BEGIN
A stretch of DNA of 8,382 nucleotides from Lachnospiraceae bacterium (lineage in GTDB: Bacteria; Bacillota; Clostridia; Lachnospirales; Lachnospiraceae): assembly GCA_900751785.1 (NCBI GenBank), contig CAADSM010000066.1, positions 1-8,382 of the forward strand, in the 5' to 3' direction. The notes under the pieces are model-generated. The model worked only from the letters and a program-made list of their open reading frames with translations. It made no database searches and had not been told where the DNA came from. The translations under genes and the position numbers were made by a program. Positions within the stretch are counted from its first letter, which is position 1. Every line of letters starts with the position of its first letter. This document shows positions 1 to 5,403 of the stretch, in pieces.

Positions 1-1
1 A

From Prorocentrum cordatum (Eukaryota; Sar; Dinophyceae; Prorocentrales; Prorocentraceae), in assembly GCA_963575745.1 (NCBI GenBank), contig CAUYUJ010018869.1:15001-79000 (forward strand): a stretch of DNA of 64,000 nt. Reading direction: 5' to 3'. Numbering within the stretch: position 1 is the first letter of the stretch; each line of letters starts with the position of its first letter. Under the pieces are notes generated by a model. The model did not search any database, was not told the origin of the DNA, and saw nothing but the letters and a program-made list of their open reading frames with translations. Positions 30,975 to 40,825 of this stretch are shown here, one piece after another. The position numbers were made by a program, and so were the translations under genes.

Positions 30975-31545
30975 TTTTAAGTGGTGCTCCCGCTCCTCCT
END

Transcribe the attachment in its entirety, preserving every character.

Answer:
A stretch of DNA of 8,382 nucleotides from Lachnospiraceae bacterium (lineage in GTDB: Bacteria; Bacillota; Clostridia; Lachnospirales; Lachnospiraceae): assembly GCA_900751785.1 (NCBI GenBank), contig CAADSM010000066.1, positions 1-8,382 of the forward strand, in the 5' to 3' direction. The notes under the pieces are model-generated. The model worked only from the letters and a program-made list of their open reading frames with translations. It made no database searches and had not been told where the DNA came from. The translations under genes and the position numbers were made by a program. Positions within the stretch are counted from its first letter, which is position 1. Every line of letters starts with the position of its first letter. This document shows positions 1 to 5,403 of the stretch, in pieces.

Positions 1-1
1 A

From Prorocentrum cordatum (Eukaryota; Sar; Dinophyceae; Prorocentrales; Prorocentraceae), in assembly GCA_963575745.1 (NCBI GenBank), contig CAUYUJ010018869.1:15001-79000 (forward strand): a stretch of DNA of 64,000 nt. Reading direction: 5' to 3'. Numbering within the stretch: position 1 is the first letter of the stretch; each line of letters starts with the position of its first letter. Under the pieces are notes generated by a model. The model did not search any database, was not told the origin of the DNA, and saw nothing but the letters and a program-made list of their open reading frames with translations. Positions 30,975 to 40,825 of this stretch are shown here, one piece after another. The position numbers were made by a program, and so were the translations under genes.

Positions 30975-31545
30975 TTTTAAGTGGTGCTCCCGCTCCTCCT